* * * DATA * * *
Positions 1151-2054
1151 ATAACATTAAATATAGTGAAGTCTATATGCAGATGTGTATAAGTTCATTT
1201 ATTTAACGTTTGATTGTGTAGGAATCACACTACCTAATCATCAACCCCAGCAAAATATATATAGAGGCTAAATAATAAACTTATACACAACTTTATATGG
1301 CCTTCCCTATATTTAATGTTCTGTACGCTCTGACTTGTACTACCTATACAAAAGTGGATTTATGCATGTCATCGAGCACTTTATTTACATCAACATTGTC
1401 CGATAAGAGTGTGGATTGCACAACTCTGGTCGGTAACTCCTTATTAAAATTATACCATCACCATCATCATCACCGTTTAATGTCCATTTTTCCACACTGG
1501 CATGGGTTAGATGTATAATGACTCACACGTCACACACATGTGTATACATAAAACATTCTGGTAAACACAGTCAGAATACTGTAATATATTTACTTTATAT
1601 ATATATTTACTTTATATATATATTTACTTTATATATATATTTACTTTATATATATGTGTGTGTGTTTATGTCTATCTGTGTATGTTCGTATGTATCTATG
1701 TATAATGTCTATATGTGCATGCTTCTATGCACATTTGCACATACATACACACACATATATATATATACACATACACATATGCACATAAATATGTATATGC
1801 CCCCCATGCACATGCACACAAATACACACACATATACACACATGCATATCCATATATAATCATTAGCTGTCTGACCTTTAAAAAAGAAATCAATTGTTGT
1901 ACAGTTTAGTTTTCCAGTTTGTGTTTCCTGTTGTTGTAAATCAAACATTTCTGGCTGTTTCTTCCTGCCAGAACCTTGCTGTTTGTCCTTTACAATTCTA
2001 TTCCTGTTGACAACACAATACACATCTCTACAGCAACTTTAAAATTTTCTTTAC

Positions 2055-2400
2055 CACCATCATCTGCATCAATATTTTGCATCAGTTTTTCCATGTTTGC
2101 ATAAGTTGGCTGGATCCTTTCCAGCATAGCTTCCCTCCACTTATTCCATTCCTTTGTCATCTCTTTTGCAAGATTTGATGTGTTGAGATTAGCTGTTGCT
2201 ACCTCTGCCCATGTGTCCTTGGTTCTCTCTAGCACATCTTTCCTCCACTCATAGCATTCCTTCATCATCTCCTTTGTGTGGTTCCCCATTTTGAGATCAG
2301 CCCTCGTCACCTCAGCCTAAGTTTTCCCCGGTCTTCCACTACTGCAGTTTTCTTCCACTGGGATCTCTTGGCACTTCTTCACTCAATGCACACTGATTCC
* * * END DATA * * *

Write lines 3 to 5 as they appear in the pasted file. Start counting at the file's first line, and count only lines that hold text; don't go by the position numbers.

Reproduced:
1201 ATTTAACGTTTGATTGTGTAGGAATCACACTACCTAATCATCAACCCCAGCAAAATATATATAGAGGCTAAATAATAAACTTATACACAACTTTATATGG
1301 CCTTCCCTATATTTAATGTTCTGTACGCTCTGACTTGTACTACCTATACAAAAGTGGATTTATGCATGTCATCGAGCACTTTATTTACATCAACATTGTC
1401 CGATAAGAGTGTGGATTGCACAACTCTGGTCGGTAACTCCTTATTAAAATTATACCATCACCATCATCATCACCGTTTAATGTCCATTTTTCCACACTGG